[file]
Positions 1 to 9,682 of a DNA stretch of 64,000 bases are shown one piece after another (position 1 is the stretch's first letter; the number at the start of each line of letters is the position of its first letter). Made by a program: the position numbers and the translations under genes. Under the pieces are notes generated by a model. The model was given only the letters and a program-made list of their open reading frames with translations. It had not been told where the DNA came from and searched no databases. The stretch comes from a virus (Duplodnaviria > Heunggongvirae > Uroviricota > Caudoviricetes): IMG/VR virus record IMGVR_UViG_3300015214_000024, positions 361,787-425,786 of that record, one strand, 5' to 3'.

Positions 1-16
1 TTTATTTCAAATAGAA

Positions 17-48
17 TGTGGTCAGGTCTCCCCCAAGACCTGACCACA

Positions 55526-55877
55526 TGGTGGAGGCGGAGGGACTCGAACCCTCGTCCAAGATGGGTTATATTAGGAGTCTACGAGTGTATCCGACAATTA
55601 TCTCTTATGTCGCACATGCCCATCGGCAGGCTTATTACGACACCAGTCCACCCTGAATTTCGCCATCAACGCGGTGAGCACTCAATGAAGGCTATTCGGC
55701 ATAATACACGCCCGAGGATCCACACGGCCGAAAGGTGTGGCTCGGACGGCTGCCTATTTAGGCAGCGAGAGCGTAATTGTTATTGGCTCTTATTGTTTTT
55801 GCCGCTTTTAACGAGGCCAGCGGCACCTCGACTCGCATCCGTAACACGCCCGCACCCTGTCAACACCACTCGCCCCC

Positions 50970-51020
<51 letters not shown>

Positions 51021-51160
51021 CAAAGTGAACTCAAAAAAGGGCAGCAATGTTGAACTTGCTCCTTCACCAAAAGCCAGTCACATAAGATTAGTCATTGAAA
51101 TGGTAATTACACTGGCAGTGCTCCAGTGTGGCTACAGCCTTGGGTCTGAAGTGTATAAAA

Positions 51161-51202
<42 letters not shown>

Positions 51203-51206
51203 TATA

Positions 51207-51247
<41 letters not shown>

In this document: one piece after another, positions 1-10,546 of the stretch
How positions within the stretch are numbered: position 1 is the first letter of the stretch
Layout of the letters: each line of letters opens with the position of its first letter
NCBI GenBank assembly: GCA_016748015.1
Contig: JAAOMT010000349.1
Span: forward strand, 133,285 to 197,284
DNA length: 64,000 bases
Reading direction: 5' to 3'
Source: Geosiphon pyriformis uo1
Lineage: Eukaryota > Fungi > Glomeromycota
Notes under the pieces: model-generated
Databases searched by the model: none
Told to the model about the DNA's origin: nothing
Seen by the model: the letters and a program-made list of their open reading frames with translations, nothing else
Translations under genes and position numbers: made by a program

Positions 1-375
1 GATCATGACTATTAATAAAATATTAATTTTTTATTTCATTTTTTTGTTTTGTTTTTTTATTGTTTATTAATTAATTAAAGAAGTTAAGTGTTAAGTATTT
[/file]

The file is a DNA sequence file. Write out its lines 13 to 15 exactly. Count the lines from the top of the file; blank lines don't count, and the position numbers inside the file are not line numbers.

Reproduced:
Positions 51021-51160
51021 CAAAGTGAACTCAAAAAAGGGCAGCAATGTTGAACTTGCTCCTTCACCAAAAGCCAGTCACATAAGATTAGTCATTGAAA
51101 TGGTAATTACACTGGCAGTGCTCCAGTGTGGCTACAGCCTTGGGTCTGAAGTGTATAAAA